It’s unfortunate that people genderize—it’s terribly limiting. There really is no set of characteristics that denote “women’s music.” The fact that we’re conscious of a need for equal representation is great. But to break an art form into gender categories diminishes the work.
Do you currently perform on the harp as well as compose for it?
Yes. Being a harp soloist is half of my career. I recently completed a harp double concerto for the Seattle Symphony. I’m currently developing a chamber orchestra piece. A large part of my schedule is also performing the repertoire—Debussy, for example—as well as my own compositions.
What is your process?
I begin by using my ears. Imagining the sounds. Then I sketch by hand, and finally I move to an instrument, the piano.
What do you see in the future for New Music?
I am afraid that the idea that new music is non-melodic or difficult is an assumption, a generalization. I want to get away from linear thinking. For me, there’s just different things happening, and different time periods. No one is more evolved than the other. New Music is often thought to be rigorous and thorny, which is regrettable. That trend of thought shouldn’t be perpetuated. I just want to jump into a sea where we can enjoy everything.
What do you enjoy about the Cabrillo Festival?
It’s always fun to hear one’s music played. And in an art form that involves performance, and so it can be interpreted in different ways. Sometimes well, sometimes not. This is a wonderful orchestra, so it’s great to hear the piece performed by Cabrillo.
‘When There are Nine’ (World Premiere, 2019 Festival Commission) Friday, Aug. 2
Kuster’s work, based upon poems by Megan Levad, features the solo work of renowned opera soprano Jamie Barton [Fricka in the last year’s Ring at the Metropolitan Opera], and the innovative sound work of vocal ensemble A Roomful of Teeth.
Did the historic significance of the title ‘When There are Nine’ inflect your compositional tone and style?
KIRSTIN KUSTER: The most significant influences on my writing for this piece were RBG as an icon, and Megan Levad’s poetry/libretto. Megan’s writing is extremely athletic and nuanced, and she has beautifully captured the significance of When There are Nine as her words unfold throughout the nine movements. Megan references Justice Ginsburg’s writings and important legal opinions, and she weaves and spins an overarching narrative of how significant RBG’s presence and lifetime of work is for our culture.
How did you begin composing for voice and chorale?
This piece is a mere pile of notes without Megan’s words. Having the sounds of both soloist Jamie Barton and Roomful of Teeth’s immense color palettes and sonic versatility was a tremendous gift. They are unspeakably great! I felt a real freedom to write sounds that are sometimes complex, while sustaining the meaning and poignancy of Megan’s words.
Did Megan send you the nine poems around the life of RBG and pivotal issues in her career? Megan and I have written a lot of pieces in collaboration. I came up with the idea for the title, and having nine poems. We exchanged articles and interviews featuring RBG. Then Megan went to work. The minute I read her words, I heard music—immediately.
What were the special pleasures—and challenges—of making this piece?
The entire process has been a pleasure. I love working with Megan. I love the sounds of Jamie and Roomful of Teeth. I love the Cabrillo Festival orchestra. My primary challenge was to keep from making this big piece even longer!
You’ve written about strong women, inspired by strong women—Marin Alsop has been a mentor and leader in opening up the musical field to more women. Many women consider RBG a superhero. Did you channel some of that same energy when you approached this world premiere festival commission?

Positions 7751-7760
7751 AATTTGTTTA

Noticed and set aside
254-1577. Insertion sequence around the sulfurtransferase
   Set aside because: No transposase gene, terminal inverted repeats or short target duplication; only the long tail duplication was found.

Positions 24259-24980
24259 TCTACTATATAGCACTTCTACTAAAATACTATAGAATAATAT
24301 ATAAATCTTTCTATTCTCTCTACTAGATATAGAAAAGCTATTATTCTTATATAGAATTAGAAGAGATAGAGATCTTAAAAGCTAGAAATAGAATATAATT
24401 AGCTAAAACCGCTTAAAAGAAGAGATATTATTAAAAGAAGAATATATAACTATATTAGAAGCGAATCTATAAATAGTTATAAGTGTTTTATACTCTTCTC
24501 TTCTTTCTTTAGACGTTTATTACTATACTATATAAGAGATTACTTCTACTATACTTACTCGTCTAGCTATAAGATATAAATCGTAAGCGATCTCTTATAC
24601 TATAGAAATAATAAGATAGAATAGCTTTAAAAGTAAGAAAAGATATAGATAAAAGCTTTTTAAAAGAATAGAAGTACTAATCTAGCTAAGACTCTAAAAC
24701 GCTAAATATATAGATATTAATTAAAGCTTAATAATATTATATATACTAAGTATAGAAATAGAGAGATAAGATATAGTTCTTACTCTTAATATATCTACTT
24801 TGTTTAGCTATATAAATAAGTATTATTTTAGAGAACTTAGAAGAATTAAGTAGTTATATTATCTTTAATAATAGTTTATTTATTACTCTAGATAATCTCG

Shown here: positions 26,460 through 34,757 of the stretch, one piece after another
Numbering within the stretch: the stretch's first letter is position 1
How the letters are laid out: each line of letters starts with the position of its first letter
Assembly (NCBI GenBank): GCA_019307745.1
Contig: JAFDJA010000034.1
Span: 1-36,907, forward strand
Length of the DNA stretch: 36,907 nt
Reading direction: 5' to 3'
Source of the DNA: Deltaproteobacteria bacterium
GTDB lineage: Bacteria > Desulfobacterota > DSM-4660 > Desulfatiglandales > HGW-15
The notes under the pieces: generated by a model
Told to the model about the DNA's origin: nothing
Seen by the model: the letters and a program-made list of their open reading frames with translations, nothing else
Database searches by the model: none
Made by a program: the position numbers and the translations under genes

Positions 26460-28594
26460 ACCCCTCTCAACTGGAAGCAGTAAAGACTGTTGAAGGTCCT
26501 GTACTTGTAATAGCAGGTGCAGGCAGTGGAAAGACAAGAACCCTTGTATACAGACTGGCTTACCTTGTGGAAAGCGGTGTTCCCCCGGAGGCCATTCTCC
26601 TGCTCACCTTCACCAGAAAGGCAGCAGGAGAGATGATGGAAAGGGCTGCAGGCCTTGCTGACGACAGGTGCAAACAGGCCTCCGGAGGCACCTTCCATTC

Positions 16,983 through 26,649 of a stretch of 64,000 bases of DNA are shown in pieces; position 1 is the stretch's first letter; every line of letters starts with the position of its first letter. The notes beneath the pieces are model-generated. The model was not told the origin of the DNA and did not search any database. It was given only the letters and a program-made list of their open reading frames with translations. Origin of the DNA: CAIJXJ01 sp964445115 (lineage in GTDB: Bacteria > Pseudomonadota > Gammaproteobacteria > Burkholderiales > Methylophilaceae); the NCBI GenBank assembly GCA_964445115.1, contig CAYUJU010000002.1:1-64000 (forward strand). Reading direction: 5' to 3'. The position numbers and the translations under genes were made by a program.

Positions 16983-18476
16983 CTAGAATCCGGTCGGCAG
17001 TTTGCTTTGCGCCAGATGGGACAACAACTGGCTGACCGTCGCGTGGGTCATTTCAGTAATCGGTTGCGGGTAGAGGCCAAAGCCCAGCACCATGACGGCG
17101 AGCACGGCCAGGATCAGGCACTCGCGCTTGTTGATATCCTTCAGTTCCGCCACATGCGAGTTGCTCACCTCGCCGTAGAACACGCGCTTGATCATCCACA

While writing, I felt the strength of every strong person who identifies as female whom I’ve known—my mother, my sisters, my friends, my colleagues, my friends’ children, our students, artists, musicians, writers, thinkers, and athletes whose work I admire. My hope is that this piece will serve as a thank-you note to all of our women.
‘DANCE’ cello concerto, (World Premiere) Saturday, Aug. 3
Clyne’s work, jointly commissioned by the Cabrillo Festival and the Baltimore Symphony, was inspired by the poems of Rumi, for the Cabrillo Festival orchestra and cellist Inbal Segev.
How would you describe this concerto?
It was initially inspired by Rumi, the 13th-century Persian poet and Sufi mystic. The piece is short, involves repetition, a clear form of five lines, and a strong physicality—the five movements according to the five lines of the poem. People will find more diversity in it than Within Her Arms, which was performed at the festival four years ago. It’s more dynamic, not as tender. This concerto is a real challenge. You have to be mindful of the balance, especially with a low instrument like the cello.
You’ve been here to this festival at least three times in the past. Why does Cabrillo continue to draw you?
I love being here at the Cabrillo Festival. It’s a chance to hear the other composers, which is so very inspiring. And the orchestra! Very accurate orchestral performances. It’s a wonderful community.
What are you working on now?
Right now, I’m working on a 15-minute piece inspired by Haydn’s famously playful 60th Symphony called Sound and Fury. It’s programmed at the festival in Lyons, along with the Haydn Symphony itself, and with the Scottish Chamber Orchestra [where Clyne is the newly-appointed Associate Composer].
THE CABRILLO FESTIVAL OF CONTEMPORARY MUSIC
The Cabrillo Festival of Contemporary Music runs July 28 – August 11, with all performances at the Santa Cruz Civic Auditorium, 307 Church St., Santa Cruz. Ticket prices for individual concerts range from $15 – $65; there is also a $375 full-subscription package. A Free Family Concert will be presented as part of the Church Street Fair on Sunday, Aug. 4, at 1 p.m. For a complete schedule, go to cabrillomusic.org.